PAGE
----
We asked some tech-savvy dads we know to share with us some websites, applications, and tools that they’ve found useful in day-to-day life but that can also be used in a human rights context. Take a look at these great resources and please share some of your favorites with us in the comments below.
Happy Father’s Day to all!
Mobile Safety and Mobile Blogging
From our IT Manager, Ricky Cortez comes this blog post on how to set up your child’s first smartphone, with an eye to security and privacy. Tip 5 “Turn Off Location Services” is one of several tips that makes sense for parents concerned about their children sharing too much information while they’re on the go as well as for activists who may be concerned about governments tracking their movements.
Ricky also suggests checking out the mobile app for WordPress the popular blogging platform. Not only does it allow parents to update blogs while on-the-go so that extended family members don’t miss any developments, activists can use it to update their blogs from the field (wherever using a mobile device is safe).
Toward a More Open World
Nathan Freitas of our ally organization The Guardian Project spotlights a bit of technology most of us use daily, video conferencing, but he feels is worth talking about here. Nathan continues:
“Specifically FaceTime. While I am an Android/Linux guy, my wife, parents and mother-in-law all have iPods and iPads, and it is really amazing that with our family scattered across the country (and the globe sometimes), how important that the weekly FaceTime calls have become. All the grandparents can easily sit anywhere or pass the iPad around the house, while my daughter carries our family iPod in her tiny little 2 year old hands. They have a great time singing, reading, laughing… just like the Apple commercials.
I also stress FaceTime over Skype, because of the formers simplicity, and the latter’s increasing bloat and complexity. This same need for simplicity and quality is obviously relevant for streaming in a human rights context. Unfortunately Facetime is a closed system, with close code, and only available on more expensive hardware. Our hope is that through our work on the Open Secure Telephony Network we can get to a point of simplicity, quality AND openness that can make it a true foundation to society, and not just another product by Apple.”
“Teach Your Children” … How to Be Activists
Martin Tzanev, our Post Production Coordinator is a huge Crosby, Stills, Nash and Young fan, hence the title of this section. He’s also a go-to resource at WITNESS for video equipment and technology that activists can use in the field. So its no surprise that he shares “5 Revolutionary Apps for Social Justice Protesters” with us. The post aptly begins by summarizing the current technological landscape as it pertains to protests:
[C]ities all over the world are flooded with protesters who are voicing their discontent with the current social conditions. Unlike similar protest movements in the past, this time the protesters are armed less with political pamphlets and flowers, and more with Smartphones and digital cameras.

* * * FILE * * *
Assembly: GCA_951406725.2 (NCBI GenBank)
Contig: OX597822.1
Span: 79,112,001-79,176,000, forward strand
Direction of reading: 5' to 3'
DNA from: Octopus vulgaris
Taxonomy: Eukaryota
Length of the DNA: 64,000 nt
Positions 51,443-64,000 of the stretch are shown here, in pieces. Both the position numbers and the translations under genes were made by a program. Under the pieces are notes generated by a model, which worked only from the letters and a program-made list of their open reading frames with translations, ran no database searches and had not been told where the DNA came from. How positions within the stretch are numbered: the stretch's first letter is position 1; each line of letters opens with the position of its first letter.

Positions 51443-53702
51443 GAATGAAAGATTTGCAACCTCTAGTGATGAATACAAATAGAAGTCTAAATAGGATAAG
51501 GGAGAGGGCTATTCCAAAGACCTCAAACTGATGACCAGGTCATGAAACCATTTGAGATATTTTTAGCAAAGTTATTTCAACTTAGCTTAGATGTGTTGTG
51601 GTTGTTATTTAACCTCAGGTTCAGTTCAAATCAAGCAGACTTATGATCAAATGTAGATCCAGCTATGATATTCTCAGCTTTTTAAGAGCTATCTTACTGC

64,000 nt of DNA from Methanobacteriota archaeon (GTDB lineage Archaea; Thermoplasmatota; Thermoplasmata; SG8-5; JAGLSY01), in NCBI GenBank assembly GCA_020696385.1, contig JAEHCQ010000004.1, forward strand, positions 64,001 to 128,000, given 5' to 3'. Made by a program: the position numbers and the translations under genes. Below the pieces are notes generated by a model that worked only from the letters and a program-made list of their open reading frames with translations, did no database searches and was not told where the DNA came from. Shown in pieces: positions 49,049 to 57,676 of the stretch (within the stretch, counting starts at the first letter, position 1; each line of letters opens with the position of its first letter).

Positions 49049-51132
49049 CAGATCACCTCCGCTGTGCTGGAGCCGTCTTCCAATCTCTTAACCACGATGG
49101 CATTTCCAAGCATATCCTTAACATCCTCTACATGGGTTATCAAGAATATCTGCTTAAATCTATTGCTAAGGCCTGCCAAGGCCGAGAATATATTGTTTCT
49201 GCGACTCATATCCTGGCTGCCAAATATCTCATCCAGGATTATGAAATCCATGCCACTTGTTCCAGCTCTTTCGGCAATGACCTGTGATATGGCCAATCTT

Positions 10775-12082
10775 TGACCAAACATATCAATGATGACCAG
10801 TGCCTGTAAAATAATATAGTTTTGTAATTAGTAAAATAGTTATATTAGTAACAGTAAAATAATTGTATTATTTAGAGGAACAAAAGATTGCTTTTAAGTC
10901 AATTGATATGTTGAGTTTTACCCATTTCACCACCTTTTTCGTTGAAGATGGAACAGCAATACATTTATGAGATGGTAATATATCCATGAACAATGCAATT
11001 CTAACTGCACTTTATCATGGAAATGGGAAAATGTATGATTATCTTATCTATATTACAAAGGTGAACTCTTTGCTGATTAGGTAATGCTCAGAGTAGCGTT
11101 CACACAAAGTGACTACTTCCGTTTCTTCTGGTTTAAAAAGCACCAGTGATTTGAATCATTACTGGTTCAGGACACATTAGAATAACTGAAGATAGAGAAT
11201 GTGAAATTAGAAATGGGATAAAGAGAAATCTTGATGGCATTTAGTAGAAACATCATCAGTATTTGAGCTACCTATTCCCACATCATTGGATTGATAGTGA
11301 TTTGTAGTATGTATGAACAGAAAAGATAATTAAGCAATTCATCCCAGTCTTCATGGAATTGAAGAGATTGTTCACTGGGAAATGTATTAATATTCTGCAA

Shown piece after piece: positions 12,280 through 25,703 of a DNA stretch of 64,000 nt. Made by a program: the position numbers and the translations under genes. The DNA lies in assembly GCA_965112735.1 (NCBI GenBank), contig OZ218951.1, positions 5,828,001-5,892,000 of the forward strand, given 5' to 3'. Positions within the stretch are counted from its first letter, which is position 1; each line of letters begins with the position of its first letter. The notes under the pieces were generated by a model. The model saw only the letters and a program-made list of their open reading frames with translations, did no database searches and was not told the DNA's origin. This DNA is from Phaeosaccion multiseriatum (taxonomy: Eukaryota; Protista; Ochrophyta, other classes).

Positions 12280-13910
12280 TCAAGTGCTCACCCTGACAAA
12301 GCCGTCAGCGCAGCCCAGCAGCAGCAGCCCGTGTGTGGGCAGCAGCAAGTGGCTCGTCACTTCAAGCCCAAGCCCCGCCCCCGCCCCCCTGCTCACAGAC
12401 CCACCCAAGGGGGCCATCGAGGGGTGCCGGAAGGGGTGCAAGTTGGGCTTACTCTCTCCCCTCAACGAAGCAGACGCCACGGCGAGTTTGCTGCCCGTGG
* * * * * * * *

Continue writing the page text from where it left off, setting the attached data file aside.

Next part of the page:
Two of the apps in the list of five deserve mention here with respect to those protesting families: 1) Find My Friends- an app that helps you reconnect with people should you find yourself lost in a huge crowd. The app allows you to share your location with a select number of people you’ve determined its safe to share your coordinates with. And 2) Sit or Squat- an app that helps you locate the nearest public restrooms. Its safe to assume that kids and adults alike will find that one of immeasurable value (at protests or not).
Martin also sent along a link from the Shop To Stop Slavery blog that shares tips on how to teach your kids about social justice (and possibly to become future activists). They include making information age appropriate and the experiences fun. For instance, have a fair trade Smores party (that is make your Smores with fair trade ingredients). Or take your kids to a u-pick orchard. While there, discuss the length of time it takes to harvest the food and the wages that agricultural workers earn.
Visual Privacy: ObscuraCam
We’d be remiss if we didn’t mention our own application, developed with The Guardian Project called ObscuraCam. This is an app that was developed with human rights activists in mind. It allows the user to “obscure” faces in still images (and eventually video) in order to protect the visual privacy of subjects in photos. One way I think of it is as facial recognition technology in reverse. Here’s more about the application on the Guardian Project’s blog.
When we released the app last year, we also saw bloggers mention that it is useful to those who might be concerned about sharing images/identities of children online. One wrote that he supports a boy’s organization in the UK and when attending events he often takes pictures. He continued,
Because so many children take part, it is impossible to ask each and every parent to sign a disclaimer to allow us to upload their child’s image to appear online….With ObscuraCam all I need to do now is take the picture, the app immediately recognises where the faces are on the image and you simply tell it to filter the image of the face.”